We release physical CDs but our music is also available in digital download formats; some recordings are released in digital formats only.
Our financial model requires us to be as efficient a business as possible, minimising overhead spend while delivering our unique charitable purpose. We manage financial risk to the Charity by securing funding from a broad range of trusts and foundations for every project, and by carefully planning and controlling expenditure.
While this approach is judicious and appropriate, it means that NMC is obliged to limit the number of projects – and composers – we champion. Our ability to release recordings and grown our catalogue is limited by levels of income.
Enhanced returns from streaming our catalogue would help individual composers and improve the wider economy for new music generally, financing more activity, and growing the market.
ALGORITHMIC CURATORIAL INTERVENTIONS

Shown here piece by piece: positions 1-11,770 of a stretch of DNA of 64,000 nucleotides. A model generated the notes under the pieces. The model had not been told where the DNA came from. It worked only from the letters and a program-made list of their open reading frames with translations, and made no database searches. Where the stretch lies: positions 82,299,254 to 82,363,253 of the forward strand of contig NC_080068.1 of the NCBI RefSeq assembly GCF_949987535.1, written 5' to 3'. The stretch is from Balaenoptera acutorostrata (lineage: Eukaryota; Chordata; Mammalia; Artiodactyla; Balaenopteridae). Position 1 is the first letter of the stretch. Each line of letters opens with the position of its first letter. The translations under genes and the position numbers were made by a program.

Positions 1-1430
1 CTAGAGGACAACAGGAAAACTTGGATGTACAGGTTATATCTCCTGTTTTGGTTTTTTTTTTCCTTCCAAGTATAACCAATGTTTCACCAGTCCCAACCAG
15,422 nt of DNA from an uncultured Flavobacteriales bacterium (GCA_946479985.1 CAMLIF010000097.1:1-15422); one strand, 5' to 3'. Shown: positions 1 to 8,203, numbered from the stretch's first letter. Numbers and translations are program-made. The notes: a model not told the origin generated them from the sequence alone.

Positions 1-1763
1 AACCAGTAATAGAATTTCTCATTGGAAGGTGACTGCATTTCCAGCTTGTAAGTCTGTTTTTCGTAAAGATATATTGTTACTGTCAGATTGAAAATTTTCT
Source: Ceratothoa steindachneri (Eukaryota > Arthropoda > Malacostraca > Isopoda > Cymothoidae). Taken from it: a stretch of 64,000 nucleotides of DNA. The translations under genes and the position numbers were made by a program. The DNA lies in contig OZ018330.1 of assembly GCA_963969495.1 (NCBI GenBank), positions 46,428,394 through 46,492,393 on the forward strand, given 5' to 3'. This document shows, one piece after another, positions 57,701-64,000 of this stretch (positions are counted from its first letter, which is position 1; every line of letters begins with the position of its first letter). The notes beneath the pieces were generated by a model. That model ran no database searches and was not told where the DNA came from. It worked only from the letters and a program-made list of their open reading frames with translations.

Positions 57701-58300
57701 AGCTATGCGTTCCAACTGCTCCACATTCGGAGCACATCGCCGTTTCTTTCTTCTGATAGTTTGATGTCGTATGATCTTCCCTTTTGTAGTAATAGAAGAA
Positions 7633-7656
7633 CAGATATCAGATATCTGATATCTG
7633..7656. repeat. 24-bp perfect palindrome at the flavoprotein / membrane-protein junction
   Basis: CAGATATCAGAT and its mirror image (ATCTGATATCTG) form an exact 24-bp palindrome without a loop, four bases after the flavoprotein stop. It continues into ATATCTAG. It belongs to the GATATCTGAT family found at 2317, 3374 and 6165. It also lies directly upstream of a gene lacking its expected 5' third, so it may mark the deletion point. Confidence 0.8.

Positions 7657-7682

While algorithmic interventions can help users to easily find tracks in the same style as the ones they’ve been listening to, algorithms mitigate against promoting the music of ‘outliers’, and growing audiences for more experimental or different music. In other words, they do not promote diversity of expression or creativity. Ultimately, this must have a deadening effect on the industry. (Critics have written about the tendency for ‘personalisation to the point of banality’ and the ‘one-size fits all approach’.)
Economic models – the return on investment
This music has been many years in the making, not only in terms of the hours, weeks and months an individual composer has spent in creating a work, but also the years of dedicated training required to become a professional composer. This also applies to individual musicians in performing ensembles, many of whom will have trained intensively since childhood, graduating from leading British institutions; the highly trained conductors that direct performances; and those running public venues that commission and present the work ‘live’ to audiences in the first place. Many of these ensembles and institutions will be receiving public money via government funding bodies and local authorities. As things stand, streaming revenues are a poor return on wider public investment, as well as for the individual.